Prepare for an Explosion of Gravitational Wave Detections

By Eric Betz | April 11, 2016 4:20 pm

An illustration of merging black holes. (Credit: NASA)

In the time it takes you to finish your lunch break, several pairs of black holes will merge somewhere in the universe. That’s the incredible picture emerging from early insights by the Laser Interferometer Gravitational-wave Observatory.

In February, LIGO announced the first detection of gravitational waves, confirming a key prediction of Albert Einstein’s theory of general relativity. That historic wave reached Earth at light speed on September 14, 2015, from a pair of black holes that collided 1.3 billion light-years away.

But LIGO heard another suspect gravitational wave signal that got less attention. Though it wasn’t as strong, it looked promising.

The Other Collision

An analysis of that event, labeled LVT151012, has shown with 90 percent certainty that it also came from a pair of colliding black holes. That’s not sufficient for scientists to deem it a “detection,” but the LIGO team is confident enough that they’re using it to start piecing together a picture of black holes in the universe.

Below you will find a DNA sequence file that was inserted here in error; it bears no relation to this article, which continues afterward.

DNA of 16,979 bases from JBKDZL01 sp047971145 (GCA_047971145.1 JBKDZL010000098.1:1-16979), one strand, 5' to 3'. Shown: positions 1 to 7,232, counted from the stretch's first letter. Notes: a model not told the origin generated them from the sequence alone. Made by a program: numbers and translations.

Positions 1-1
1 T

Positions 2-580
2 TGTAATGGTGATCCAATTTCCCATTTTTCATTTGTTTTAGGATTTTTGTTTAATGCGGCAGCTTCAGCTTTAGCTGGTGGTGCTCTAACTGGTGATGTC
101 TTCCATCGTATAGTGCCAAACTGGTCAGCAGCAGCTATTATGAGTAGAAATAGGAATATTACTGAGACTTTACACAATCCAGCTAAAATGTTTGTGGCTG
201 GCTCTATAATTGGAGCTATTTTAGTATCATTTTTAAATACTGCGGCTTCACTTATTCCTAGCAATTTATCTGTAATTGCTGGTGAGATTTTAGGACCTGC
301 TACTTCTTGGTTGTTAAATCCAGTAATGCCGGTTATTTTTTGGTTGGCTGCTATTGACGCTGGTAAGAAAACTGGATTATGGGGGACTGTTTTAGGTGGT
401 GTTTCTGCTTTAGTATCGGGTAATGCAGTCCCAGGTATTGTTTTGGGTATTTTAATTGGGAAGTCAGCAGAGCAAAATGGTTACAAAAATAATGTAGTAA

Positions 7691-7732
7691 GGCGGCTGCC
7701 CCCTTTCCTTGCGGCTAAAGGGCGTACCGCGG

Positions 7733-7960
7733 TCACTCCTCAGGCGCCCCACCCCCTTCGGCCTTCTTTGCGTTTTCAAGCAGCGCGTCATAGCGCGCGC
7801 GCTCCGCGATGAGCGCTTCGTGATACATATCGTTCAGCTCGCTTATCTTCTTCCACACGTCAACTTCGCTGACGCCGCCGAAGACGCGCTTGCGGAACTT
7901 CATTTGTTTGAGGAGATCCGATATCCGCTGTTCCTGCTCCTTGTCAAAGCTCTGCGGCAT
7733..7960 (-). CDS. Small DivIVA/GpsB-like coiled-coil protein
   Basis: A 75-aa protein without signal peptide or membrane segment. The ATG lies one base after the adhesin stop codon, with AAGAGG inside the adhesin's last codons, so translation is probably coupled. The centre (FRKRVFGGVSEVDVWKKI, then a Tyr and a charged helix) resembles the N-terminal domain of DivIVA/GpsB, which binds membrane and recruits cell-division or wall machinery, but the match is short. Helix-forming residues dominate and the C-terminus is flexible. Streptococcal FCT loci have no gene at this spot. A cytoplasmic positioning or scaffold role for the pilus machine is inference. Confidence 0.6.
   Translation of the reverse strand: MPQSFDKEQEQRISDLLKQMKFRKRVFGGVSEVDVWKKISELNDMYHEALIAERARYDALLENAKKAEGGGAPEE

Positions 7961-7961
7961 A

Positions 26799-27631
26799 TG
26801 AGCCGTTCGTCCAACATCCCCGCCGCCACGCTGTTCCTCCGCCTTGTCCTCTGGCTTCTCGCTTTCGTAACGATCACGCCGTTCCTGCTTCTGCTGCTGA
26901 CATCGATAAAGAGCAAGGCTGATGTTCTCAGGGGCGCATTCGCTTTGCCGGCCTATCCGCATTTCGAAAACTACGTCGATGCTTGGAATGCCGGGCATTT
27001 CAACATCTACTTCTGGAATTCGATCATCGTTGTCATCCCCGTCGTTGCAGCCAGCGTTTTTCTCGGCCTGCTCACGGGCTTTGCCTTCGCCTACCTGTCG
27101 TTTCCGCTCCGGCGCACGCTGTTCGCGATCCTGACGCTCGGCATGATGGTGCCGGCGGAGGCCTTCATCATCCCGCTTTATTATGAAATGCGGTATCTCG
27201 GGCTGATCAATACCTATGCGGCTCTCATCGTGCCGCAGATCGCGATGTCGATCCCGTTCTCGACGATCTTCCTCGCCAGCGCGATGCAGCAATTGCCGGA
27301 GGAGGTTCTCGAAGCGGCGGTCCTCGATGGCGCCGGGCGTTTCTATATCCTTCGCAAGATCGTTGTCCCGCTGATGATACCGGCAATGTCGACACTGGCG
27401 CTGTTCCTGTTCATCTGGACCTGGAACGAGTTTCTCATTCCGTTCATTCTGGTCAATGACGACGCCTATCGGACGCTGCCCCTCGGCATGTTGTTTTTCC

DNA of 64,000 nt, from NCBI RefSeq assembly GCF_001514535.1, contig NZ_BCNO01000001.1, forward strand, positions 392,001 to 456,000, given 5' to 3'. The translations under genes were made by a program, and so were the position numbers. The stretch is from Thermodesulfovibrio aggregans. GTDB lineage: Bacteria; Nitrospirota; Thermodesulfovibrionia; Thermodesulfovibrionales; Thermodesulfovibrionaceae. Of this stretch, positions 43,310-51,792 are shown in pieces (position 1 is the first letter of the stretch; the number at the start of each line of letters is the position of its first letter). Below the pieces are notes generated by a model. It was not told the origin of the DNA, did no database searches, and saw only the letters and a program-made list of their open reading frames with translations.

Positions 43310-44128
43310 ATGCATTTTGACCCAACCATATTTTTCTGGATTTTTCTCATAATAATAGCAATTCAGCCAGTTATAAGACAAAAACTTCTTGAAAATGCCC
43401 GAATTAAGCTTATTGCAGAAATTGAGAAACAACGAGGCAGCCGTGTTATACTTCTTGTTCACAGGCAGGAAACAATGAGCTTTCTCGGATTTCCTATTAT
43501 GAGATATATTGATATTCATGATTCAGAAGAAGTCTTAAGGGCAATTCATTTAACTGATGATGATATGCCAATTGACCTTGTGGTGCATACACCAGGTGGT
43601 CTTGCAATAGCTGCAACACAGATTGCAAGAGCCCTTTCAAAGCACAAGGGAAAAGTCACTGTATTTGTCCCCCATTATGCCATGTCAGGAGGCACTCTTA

“The best guess we have is that binary black holes merge in our universe at the rate of a few per hour,” says LIGO scientist Jolien Creighton of the University of Wisconsin-Milwaukee.

Assuming LIGO’s early data are not exceptional, scientists will soon piece together the first black hole census. Extrapolating from those two mergers in 16 days to the larger universe beyond what LIGO can see, the team calculates that a few binary black holes should merge every hour in the cosmos.

“It does imply that we should have tens of detections over the next few years, and hundreds through the end of the decade,” says Hanna. “That’s enough to do some pretty significant astronomy. That’s a big population.”

Based on the signals seen so far and the sensitivity of LIGO’s detectors, scientists estimate that they’ll see between 10 and 100 black hole mergers during the instrument’s next observing run, which begins in late summer.